It’s hard to envisage what to expect when you receive a call concerning two donkeys abandoned in a disused site and what you will see when you arrive there. Our welfare team is certainly used to dealing with unexpected situations but we are naturally often shocked ourselves by what we see. It seems that the parameters of donkey neglect and irresponsible management are constantly being stretched further and further.
And so, I arrived at the location with a sinking feeling in my stomach not knowing what I would find. I waded through long swards of overgrown nettles and weeds, passing by dilapidated buildings and came on a larger derelict building. To say the atmosphere was eerie when I entered the dark warehouse was putting it mildly. There were donkey droppings on the ground amidst aerosols and solvent cans. Clearly there was more sinister activity going in this building than I had expected. I walked through the rubbish strewn building fearing the worst for the donkeys.
They weren’t in the building, I exited it with equal trepidation and suddenly my heart leapt when I spotted them huddled together standing a few feet away. Their big black eyes met mine with the same element of shock. Not wanting to scare them I quietly talked to them making my way forward to examine them closer up. They were visibly nervous but allowed me to get close enough to assess their condition. Both were stallions, one mature and the other barely two years old. The larger of the two donkeys' hooves were long and twisted, as we often see with abandoned donkeys, as he pitifully hobbled about dealing as best he could with his discomfort.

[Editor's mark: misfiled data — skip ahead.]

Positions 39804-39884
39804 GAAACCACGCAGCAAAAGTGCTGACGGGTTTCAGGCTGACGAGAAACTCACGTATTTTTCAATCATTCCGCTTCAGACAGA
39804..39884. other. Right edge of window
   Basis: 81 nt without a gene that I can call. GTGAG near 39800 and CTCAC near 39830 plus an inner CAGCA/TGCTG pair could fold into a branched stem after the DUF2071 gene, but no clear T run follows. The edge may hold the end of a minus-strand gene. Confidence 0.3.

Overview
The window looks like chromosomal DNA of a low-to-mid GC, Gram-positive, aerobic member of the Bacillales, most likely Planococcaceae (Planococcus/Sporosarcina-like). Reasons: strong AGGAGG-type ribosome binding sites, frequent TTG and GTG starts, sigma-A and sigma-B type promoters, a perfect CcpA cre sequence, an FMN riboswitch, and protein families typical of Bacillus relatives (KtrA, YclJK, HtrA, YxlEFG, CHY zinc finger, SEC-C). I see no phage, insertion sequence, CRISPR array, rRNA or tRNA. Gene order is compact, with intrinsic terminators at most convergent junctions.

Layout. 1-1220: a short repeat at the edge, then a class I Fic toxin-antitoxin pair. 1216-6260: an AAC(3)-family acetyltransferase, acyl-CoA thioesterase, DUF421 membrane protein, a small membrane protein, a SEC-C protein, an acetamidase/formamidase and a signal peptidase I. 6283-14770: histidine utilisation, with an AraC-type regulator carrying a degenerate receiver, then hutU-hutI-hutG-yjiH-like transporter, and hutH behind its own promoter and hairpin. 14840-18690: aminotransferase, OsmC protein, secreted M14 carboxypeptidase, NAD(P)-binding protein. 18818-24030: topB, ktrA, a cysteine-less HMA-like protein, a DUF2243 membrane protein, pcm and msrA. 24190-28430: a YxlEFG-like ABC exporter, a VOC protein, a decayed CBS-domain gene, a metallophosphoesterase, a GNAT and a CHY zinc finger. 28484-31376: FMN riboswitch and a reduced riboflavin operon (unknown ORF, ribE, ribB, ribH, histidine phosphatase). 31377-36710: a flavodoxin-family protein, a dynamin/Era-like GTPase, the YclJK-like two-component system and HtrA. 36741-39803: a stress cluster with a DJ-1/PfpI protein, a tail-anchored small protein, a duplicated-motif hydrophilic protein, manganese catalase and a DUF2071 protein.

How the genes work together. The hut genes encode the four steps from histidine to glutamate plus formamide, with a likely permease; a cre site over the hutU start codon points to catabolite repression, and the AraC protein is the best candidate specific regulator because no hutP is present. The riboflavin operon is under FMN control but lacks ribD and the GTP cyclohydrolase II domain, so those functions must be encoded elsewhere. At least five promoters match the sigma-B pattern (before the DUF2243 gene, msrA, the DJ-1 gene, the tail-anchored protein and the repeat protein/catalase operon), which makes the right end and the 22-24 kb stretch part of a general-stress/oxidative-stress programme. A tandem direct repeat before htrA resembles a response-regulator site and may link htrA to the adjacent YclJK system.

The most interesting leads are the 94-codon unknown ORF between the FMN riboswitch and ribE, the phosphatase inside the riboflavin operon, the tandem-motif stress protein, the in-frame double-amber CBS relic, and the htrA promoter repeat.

Swift arrangements were made in line with abandonment protocol to have the donkeys now named “Finn” and “Sullivan” to be removed from this precarious environment.
Both donkeys have since received veterinary and farriery care and are now in the safety of The Donkey Sanctuary. Finn in particular has caused us particular concern since arriving back at our holding base having developed a serious condition called hyperlipaemia. This condition is often induced by stress and has resulted in him being reluctant to eat. He is under constant supervision and is receiving treatment to combat this condition. Meanwhile his companion Sullivan has fared somewhat better and has proved to be the plucky courageous one of the two. He has a very sweet inquisitive personality and remains devotedly at Finn’s side, his constant companion through his illness.